Florida’s insurance commissioner submitted his resignation Thursday, a day after the state’s legislature enacted a bill to address the state’s property insurance crisis.
Insurance Commissioner David Altmaier gave no reasons for his resignation in his one-page letter to Gov. Ron DeSantis, and did not say what he intends to do next. His last day in office will be Dec. 28.
Altmaier, who was appointed in 2016, has been credited with playing a key role in the DeSantis administration’s efforts to prop up the state’s insurance industry, which has been wracked by losses from tropical storms. According to the Orlando Sentinel, at least a dozen carriers have left the state, stopped writing policies, or gone out of business, while 27 others are on an agency watch list.
Altmaier had succeeded Kevin McCarty, who was forced to resign by former Gov. Rick Scott. Then serving as McCarty’s deputy, Altmaier was the third candidate for the office, after the Office of Insurance Regulation (OIR) rejected Chief Financial Officer Jeff Atwater’s first two choices.
“Since the Governor took office, Commissioner Altmaier has been instrumental in helping to pass and implement major property insurance reforms to bring relief to Floridians,” DeSantis spokesperson Taryn Fenske said in a statement. “We want to thank him for his years of public service.”
The resignation comes just days before a new lobbying ban takes effect in the state. The ban prevents top Florida regulators and agency secretaries from lobbying the state legislature, or the offices they once worked at, for six years.
Florida law currently precludes former executives from lobbying the agencies they served and the executive office for two years, and does not apply to lobbying the legislature.
Responsibility for hiring a new insurance commissioner falls to the Cabinet. Under Florida law, the governor and the chief financial officer must agree on the choice of a commissioner, who is hired with the support of at least one other Cabinet member.
Earlier in the week, the Florida House rejected a proposal to allow voters to choose the state’s insurance commissioner, one of several plans put forward to address the state’s property insurance crisis.
House Democratic Leader Fentrice Driskell had proposed legislation (HB 9A) on Dec. 11, which among other things would have made the state insurance commissioner an elected position, and would have barred the commissioner from working for an insurance carrier for seven years after leaving office.
Currently, the commissioner is appointed by members of the Florida Cabinet by a simple majority. Under HB 9A, the commissioner would have been elected to a two-year term in 2024 before settling into four-year terms beginning in 2026. The commissioner would still have reported to the Cabinet.
The Republican-led House voted down the bill on Dec. 12, as it convened a special session dealing with the property insurance issue.
In an interview with Florida Politics before the vote, Driskell said the insurance commissioner wields significant authority over the insurance industry, and should be directly accountable to Floridians.
“The thought is, how do you return some of that power to the people, and if the people like what’s happening, then great, they can be re-elected. But if not, then that person could be removed from office,” Driskell said.
State Rep. Hillary Cassel, speaking before the vote, criticized the performance of current Insurance Commissioner David Altmaier, who was appointed in April 2016 by the Financial Services Commission.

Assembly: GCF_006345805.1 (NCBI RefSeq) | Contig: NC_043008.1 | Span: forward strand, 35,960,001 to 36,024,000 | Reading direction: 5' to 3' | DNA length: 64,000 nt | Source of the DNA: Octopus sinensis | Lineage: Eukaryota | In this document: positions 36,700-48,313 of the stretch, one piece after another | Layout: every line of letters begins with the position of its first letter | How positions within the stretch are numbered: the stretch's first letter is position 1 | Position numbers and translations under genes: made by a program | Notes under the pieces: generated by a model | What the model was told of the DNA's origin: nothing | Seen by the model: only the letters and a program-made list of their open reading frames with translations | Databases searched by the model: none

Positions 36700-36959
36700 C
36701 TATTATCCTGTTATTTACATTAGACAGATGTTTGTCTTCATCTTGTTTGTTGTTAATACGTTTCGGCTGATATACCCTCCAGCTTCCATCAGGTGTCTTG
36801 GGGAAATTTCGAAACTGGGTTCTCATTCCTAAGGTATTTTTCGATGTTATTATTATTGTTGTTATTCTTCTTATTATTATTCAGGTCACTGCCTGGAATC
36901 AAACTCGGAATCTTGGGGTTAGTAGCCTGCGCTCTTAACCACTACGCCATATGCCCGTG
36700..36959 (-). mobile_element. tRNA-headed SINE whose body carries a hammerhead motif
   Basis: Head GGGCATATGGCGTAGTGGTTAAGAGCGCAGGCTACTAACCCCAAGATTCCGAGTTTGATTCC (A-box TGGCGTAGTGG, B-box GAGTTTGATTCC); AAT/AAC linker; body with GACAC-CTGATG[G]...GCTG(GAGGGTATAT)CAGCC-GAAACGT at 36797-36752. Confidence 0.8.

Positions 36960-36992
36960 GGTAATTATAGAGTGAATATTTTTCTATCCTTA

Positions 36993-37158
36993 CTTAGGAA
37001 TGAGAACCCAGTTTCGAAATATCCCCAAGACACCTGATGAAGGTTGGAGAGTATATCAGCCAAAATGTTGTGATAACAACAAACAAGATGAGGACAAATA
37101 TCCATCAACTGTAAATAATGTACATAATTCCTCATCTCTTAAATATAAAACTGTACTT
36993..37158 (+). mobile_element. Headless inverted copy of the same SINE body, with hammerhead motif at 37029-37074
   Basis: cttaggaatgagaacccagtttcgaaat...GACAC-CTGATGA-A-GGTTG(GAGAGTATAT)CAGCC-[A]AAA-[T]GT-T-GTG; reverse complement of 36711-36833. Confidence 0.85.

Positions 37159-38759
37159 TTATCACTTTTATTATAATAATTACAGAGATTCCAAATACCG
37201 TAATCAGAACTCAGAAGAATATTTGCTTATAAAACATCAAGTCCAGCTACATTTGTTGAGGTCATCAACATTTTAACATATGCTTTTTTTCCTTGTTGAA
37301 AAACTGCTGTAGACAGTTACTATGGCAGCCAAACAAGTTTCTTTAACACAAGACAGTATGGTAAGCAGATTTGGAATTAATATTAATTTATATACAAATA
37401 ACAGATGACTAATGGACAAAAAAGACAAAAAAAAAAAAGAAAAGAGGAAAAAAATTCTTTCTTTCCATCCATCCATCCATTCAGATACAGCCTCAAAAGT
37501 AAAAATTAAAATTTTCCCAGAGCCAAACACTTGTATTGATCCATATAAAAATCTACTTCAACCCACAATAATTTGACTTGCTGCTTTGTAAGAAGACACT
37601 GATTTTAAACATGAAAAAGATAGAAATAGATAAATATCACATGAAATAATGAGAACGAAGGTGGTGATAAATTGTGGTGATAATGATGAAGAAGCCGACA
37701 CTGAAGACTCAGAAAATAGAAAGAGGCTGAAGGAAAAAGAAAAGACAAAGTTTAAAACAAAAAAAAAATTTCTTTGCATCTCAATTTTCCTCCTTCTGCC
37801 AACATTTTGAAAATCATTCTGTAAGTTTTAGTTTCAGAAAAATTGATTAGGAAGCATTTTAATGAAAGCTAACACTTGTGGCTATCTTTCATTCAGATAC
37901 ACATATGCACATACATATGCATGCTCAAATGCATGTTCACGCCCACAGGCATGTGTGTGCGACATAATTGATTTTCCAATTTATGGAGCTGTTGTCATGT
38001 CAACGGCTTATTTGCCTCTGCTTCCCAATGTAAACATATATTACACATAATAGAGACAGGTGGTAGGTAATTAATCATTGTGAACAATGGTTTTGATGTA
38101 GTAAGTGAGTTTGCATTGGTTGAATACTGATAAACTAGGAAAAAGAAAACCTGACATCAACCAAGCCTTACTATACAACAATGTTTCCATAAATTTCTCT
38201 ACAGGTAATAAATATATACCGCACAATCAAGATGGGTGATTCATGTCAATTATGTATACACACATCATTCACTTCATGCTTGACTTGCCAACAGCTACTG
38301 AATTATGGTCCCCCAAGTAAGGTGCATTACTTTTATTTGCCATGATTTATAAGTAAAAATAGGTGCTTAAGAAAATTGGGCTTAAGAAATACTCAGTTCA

“We need to make sure we look at the claims handling component and we need to hold our Insurance Commissioner accountable,” Cassel said. “He has been at the helm of this crisis for the last five years.”
HB 9A included a provision barring the insurance commissioner from working for any company regulated by the Office of Insurance Regulation for seven years after leaving office. Penalties included public censure and reprimand, a civil penalty of as much as $10,000, and forfeiture of any money improperly received.
The bill that was passed by the House on Wednesday seeks a $1 billion reinsurance fund, reduced litigation costs, and to force some customers to leave a state-created insurer. The Senate had passed the bill a day earlier. Both votes were along party lines, with Republicans holding majorities in both houses.
Ever since 1992, when Hurricane Andrew caused widespread destruction in Homestead, Florida has struggled to maintain stability in the state’s property insurance market. The costs of Andrew drover some carriers out of business, and led others fearful of writing or renewing policies in the state.
Earlier this year, Florida homeowners already were struggling to replace dropped policies or pay premiums, with a growing number of them relying on the state-created insurer of last resort, Citizens Property Insurance Co.
In 10 states — California, Delaware, Georgia, Kansas, Louisiana, Mississippi, North Carolina, North Dakota, Oklahoma, and Washington — voters directly choose their insurance commissioners.
In November’s midterm elections, incumbent insurance commissioners in California, Georgia, and Kansas won their races, while the Oklahoma commissioner was returned to office without opposition in either the primary or the general election.
The most prominent contest was in California, where Commissioner Ricardo Lara, a Democrat first elected in 2018, turned aside a challenge from Republican nominee Robert Howell by a margin of 58% to 42%.
In Georgia, incumbent Commissioner John King, a Republican, defeated Democratic challenger Janice Laws Robinson, 54.1% to 45.9%, while in Kansas, incumbent Republican Vicki Schmidt defeated her Democratic challenger, Kiel Corkran, 62% to 38%.
Oklahoma Insurance Commissioner Glen Mulready coasted to a second term, with no opponent on the ballot.
Featured image: David Altmaier